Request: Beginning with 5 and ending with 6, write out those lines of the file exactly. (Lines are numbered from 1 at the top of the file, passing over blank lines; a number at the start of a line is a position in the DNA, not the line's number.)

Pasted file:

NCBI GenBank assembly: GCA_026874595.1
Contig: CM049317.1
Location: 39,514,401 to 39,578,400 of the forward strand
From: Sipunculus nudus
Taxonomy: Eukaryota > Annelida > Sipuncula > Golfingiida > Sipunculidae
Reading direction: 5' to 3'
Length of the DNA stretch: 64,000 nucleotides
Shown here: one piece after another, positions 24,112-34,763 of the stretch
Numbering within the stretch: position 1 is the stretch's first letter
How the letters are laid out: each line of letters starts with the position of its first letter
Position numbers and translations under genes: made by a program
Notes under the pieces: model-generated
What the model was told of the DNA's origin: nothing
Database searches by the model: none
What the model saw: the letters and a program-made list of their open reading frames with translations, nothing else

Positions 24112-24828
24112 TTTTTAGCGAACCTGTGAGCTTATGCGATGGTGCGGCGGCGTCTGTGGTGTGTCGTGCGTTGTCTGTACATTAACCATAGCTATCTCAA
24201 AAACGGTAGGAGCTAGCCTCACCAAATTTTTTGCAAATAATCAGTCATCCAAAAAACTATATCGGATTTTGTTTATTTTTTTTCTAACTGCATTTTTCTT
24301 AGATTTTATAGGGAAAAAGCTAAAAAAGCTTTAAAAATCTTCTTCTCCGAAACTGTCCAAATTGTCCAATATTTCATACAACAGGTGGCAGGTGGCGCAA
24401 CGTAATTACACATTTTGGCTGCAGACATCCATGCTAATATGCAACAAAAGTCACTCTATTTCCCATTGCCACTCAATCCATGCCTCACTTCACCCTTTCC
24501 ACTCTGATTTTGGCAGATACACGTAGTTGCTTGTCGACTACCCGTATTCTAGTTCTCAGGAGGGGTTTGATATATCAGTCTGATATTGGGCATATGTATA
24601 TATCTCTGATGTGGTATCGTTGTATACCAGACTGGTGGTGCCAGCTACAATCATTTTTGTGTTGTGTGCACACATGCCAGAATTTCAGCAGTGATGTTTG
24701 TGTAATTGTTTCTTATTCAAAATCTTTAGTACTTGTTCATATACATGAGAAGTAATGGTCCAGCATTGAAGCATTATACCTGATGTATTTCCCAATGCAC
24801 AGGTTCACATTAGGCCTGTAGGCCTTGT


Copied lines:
Taxonomy: Eukaryota > Annelida > Sipuncula > Golfingiida > Sipunculidae
Reading direction: 5' to 3'